Home automation and smart home products are quickly gaining traction in the market. Among these are products like the Google Home and Amazon Echo which are smart speakers. But they are not just speakers as we have known them to be. By providing an interface to virtual assistants like the Google Assistant and Amazon’s Alexa these products end up being smart home assistants.
When home automation is carried out by using various products like smart lights, WiFi-equipped smart thermostats, and various DIY solutions you end up with the need for an interface to control and monitor these. While the device manufacturers do provide such interfaces, they don’t feel as connected as the controls for different aspects will be spread across different apps. These smart speakers can take care of this by making the process for controlling your house simpler. They enable the use of simple and intuitive voice commands for interactions rather than cumbersome touch input. This makes your experience more seamless and meaningful. These smart speakers can also do other useful tasks like reading your daily news feed while you have breakfast, give quick weather updates for the day before you leave for work, set a reminder for an important task, or order groceries. Basically, you have a personal assistant at your disposal 24×7.
While these smart assistants are very capable and versatile and able to give very precise answers to your queries, sometimes they just fail to understand you. You need to be specific about what you want. Also, they are unable to parse the queries if they get slightly complicated. Then there is the issue of compatibility and lack of support with certain home automation hardware. These are some of the technical issues faced. But, there are also other non-technical issues to deal with which relate to the experience.
While using these smart devices, when you call them, they respond by simply lighting up. This doesn’t give us the sense that they are truly listening. Nor does it quell the fear that they are spying on us while they are inactive. Also all the interaction with these devices are mostly all business and no fun. The approach taken by Jibo is a good precursor to what the future smart assistants must be capable of in addition to what they do today. Jibo is a humanoid looking bot which is aimed at being a companion rather than a home appliance. The Jibo is made to look cute with the voice of a 10-year-old to make people feel at ease rather than threatened by it. When you say “Hey Jibo!”, he immediately turns to look at you and responds to you. You get a feeling that he is speaking to you than speaking at you and it makes all the difference. He can hold conversations and has a very definite personality. This is the way a smart assistant should be. Not just an assistant but a companion. Not just an appliance but a part of the family. The coming of these smart assistants is not just augmenting our lifestyle but also of changing it fundamentally. Children are now being exposed to technology at an early age an this can affect their social development. For example there is the concern that when a kid orders a smart assistant to do something and it always does what the kid wants, the kid might develop a bossy attitude. There are initiatives being taken by companies in this direction like Google’s Pretty Please which urges and encourages children to add a please to their queries so that they learn to make a request rather than give a command.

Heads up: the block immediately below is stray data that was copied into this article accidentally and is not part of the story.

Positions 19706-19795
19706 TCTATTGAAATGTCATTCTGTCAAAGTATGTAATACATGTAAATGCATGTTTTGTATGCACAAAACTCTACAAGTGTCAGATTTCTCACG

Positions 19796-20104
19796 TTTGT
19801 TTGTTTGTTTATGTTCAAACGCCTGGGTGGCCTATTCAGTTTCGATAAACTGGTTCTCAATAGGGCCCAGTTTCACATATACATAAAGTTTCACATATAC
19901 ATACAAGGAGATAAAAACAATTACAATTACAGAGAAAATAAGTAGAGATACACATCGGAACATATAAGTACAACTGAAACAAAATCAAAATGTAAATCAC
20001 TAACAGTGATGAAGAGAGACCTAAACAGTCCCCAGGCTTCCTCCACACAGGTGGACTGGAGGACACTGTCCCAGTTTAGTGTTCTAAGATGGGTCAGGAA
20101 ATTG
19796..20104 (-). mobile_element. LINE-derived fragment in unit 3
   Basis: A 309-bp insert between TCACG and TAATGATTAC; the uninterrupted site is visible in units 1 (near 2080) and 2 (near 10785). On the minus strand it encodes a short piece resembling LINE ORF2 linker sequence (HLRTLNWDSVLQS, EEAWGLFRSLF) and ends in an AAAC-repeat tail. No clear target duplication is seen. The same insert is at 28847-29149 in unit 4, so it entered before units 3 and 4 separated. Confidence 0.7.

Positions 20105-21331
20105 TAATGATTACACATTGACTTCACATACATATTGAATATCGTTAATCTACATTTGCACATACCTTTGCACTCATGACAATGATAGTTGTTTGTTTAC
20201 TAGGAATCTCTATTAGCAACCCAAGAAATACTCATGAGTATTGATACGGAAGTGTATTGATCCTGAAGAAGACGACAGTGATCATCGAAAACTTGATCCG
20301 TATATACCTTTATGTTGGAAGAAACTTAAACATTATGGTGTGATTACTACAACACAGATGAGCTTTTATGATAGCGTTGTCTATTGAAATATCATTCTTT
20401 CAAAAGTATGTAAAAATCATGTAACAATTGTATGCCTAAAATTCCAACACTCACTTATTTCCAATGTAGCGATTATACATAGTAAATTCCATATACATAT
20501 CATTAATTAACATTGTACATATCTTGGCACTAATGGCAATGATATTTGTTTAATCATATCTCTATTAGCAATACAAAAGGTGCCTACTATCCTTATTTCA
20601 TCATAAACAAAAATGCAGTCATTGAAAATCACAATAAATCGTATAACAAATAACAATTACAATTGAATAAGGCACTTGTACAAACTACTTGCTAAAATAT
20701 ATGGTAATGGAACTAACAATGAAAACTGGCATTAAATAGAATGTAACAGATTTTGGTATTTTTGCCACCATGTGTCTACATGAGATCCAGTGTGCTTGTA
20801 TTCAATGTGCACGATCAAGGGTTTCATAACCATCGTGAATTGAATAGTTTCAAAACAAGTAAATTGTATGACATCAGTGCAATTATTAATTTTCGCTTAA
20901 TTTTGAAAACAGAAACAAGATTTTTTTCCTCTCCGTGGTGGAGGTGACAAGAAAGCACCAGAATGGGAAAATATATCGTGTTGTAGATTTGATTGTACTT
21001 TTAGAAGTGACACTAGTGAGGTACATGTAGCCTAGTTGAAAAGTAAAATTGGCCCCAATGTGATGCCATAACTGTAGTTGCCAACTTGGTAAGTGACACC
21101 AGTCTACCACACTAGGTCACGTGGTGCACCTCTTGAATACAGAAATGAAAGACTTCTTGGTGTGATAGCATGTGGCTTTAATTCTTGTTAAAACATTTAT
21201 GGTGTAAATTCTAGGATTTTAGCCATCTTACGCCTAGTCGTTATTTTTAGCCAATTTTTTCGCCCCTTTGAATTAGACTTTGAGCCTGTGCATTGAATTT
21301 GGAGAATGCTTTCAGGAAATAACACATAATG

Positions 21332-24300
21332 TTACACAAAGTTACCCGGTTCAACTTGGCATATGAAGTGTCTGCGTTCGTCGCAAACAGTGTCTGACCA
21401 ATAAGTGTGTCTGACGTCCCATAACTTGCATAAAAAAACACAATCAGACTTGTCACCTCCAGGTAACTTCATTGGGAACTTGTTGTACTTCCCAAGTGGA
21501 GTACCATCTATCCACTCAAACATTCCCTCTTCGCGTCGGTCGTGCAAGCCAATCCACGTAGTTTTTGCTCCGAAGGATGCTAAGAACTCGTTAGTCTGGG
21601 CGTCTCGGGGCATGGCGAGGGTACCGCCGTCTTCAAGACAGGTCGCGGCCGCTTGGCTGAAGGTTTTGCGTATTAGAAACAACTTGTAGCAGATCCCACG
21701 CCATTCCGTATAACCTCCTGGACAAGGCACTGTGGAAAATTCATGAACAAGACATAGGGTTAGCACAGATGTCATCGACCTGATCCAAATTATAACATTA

The devices and options available for smart assistants is evolving quickly due to fierce competition to take over this market segment. We should expect to see positive changes in the experience, enabling us to connect better with the technology in the coming years. Objectively the experience will always be the sum of its parts. But if the experience is meaningful and fulfilling for the user, then it will transcend that limit. Figuring out the form and modality of interaction that is the most natural will take a lot of time and effort. Let us wait and see how it all shapes up.